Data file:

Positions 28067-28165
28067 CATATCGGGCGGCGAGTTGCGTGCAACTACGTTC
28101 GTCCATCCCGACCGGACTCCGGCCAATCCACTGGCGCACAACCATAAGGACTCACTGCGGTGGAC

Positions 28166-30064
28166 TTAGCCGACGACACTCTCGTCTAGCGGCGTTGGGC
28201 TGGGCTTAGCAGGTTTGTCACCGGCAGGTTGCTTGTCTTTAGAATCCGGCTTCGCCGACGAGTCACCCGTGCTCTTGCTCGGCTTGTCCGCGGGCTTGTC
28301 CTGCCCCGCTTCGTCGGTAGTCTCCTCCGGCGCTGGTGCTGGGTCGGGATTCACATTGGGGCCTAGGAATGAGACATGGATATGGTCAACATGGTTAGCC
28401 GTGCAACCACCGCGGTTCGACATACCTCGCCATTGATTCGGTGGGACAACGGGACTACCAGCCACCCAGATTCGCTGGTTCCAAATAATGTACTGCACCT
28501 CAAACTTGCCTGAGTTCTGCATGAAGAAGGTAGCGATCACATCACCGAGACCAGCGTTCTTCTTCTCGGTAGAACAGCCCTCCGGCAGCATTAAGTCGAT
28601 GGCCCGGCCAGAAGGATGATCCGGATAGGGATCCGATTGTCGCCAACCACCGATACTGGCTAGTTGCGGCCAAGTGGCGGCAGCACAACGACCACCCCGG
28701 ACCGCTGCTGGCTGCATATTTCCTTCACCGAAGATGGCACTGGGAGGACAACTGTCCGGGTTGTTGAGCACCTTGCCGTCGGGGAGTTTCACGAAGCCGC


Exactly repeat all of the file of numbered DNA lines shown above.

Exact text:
Positions 28067-28165
28067 CATATCGGGCGGCGAGTTGCGTGCAACTACGTTC
28101 GTCCATCCCGACCGGACTCCGGCCAATCCACTGGCGCACAACCATAAGGACTCACTGCGGTGGAC

Positions 28166-30064
28166 TTAGCCGACGACACTCTCGTCTAGCGGCGTTGGGC
28201 TGGGCTTAGCAGGTTTGTCACCGGCAGGTTGCTTGTCTTTAGAATCCGGCTTCGCCGACGAGTCACCCGTGCTCTTGCTCGGCTTGTCCGCGGGCTTGTC
28301 CTGCCCCGCTTCGTCGGTAGTCTCCTCCGGCGCTGGTGCTGGGTCGGGATTCACATTGGGGCCTAGGAATGAGACATGGATATGGTCAACATGGTTAGCC
28401 GTGCAACCACCGCGGTTCGACATACCTCGCCATTGATTCGGTGGGACAACGGGACTACCAGCCACCCAGATTCGCTGGTTCCAAATAATGTACTGCACCT
28501 CAAACTTGCCTGAGTTCTGCATGAAGAAGGTAGCGATCACATCACCGAGACCAGCGTTCTTCTTCTCGGTAGAACAGCCCTCCGGCAGCATTAAGTCGAT
28601 GGCCCGGCCAGAAGGATGATCCGGATAGGGATCCGATTGTCGCCAACCACCGATACTGGCTAGTTGCGGCCAAGTGGCGGCAGCACAACGACCACCCCGG
28701 ACCGCTGCTGGCTGCATATTTCCTTCACCGAAGATGGCACTGGGAGGACAACTGTCCGGGTTGTTGAGCACCTTGCCGTCGGGGAGTTTCACGAAGCCGC